Dane County Judge Maryann Sumi said that her original restraining order issued earlier this month was clear in saying no steps should be take to advance the law. The GOP governor's administration did so after the bill was published Friday by a state agency not named in Sumi's earlier temporary restraining order.I don't know who died and made a circuit court judge the arbiter of such things. It should be clear to anyone who thinks the matter through that (a) Sumi has no standing, as a county judge, to essentially veto a law that the legislature passed and that the governor signed into law; and (b) that the Secretary of State doesn't have veto power, either.
"Further implementation of the act is enjoined," Sumi said.
"Apparently that language was either misunderstood or ignored, but what I said was the further implementation of Act 10 was enjoined. That is what I now want to make crystal clear."
The goal here has always been to push the thing until after the state supreme court election. Democrats and their union pals believe that a supreme court with a 4-3 Democrat majority, which would be the case if challenger Joanne Kloppenburg defeats the incumbent, David Prosser, would find some pretext to invalidate the law.
That might happen, of course. But would it really be a victory for anyone? The economics haven't changed in any fundamental way. Wisconsin has a huge structural problem with promised pension benefits and the overall compensation formula for state employees. The unions might be able to stop Gov. Scott Walker and the legislature from enacting reforms, but all that would mean is that the day of reckoning will come sooner and that the available choices will be a lot worse.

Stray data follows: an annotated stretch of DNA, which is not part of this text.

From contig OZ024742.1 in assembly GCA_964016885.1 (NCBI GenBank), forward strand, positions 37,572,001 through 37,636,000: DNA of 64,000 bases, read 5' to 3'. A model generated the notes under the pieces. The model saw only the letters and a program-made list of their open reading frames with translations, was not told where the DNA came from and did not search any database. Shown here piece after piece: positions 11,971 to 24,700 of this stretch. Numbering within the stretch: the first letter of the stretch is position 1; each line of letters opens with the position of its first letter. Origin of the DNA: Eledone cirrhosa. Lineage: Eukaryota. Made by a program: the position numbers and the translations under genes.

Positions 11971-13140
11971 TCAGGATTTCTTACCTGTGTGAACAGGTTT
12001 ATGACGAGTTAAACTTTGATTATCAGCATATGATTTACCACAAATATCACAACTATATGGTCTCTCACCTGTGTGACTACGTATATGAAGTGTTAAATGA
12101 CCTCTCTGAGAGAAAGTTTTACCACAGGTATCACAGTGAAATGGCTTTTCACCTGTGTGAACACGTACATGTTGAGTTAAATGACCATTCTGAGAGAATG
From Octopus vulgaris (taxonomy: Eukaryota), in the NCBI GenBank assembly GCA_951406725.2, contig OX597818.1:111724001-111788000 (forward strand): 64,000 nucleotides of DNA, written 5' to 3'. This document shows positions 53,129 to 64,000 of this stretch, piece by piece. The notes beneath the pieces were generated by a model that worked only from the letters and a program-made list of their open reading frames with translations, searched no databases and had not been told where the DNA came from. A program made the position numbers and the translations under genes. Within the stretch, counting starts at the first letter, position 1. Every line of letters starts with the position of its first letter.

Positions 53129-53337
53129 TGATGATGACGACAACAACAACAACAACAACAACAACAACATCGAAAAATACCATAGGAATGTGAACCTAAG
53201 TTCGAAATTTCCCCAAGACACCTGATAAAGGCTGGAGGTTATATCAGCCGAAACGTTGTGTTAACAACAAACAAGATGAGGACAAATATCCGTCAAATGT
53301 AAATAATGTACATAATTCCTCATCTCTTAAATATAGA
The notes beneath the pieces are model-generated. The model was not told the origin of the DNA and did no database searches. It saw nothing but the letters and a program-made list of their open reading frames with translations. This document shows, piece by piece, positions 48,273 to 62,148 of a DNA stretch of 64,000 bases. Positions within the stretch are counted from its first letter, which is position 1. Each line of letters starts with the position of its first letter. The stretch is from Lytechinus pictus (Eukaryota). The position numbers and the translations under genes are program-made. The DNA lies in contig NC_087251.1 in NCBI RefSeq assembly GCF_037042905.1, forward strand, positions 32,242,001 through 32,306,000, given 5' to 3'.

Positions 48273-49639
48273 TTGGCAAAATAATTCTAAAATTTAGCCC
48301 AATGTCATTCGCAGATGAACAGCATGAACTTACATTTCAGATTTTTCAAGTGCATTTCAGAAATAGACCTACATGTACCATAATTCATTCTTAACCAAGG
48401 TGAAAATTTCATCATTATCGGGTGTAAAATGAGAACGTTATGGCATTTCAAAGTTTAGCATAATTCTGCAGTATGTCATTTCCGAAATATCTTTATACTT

No one is going to be able to bail Wisconsin out. That's the bottom line. Wisconsin can either start to solve its problems now, as Scott Walker is attempting to do, or it won't. If it doesn't, when the day of reckoning comes, no one will be singing the praises of Joanne Kloppenburg, Maryann Sumi or any of the other luminaries who have been throwing spanners in the works.
And one other reminder. We face the same issues in Minnesota, but we won't be addressing things any time soon, because we have Brave Sir Mark Dayton, the bug-eyed DFL/union firewall, in the governor's chair. The legislature has been passing bills with regularity in this session, but Dayton will veto anything that might actually help. The drama going on across the St. Croix is a preview of what we might see here in 2015.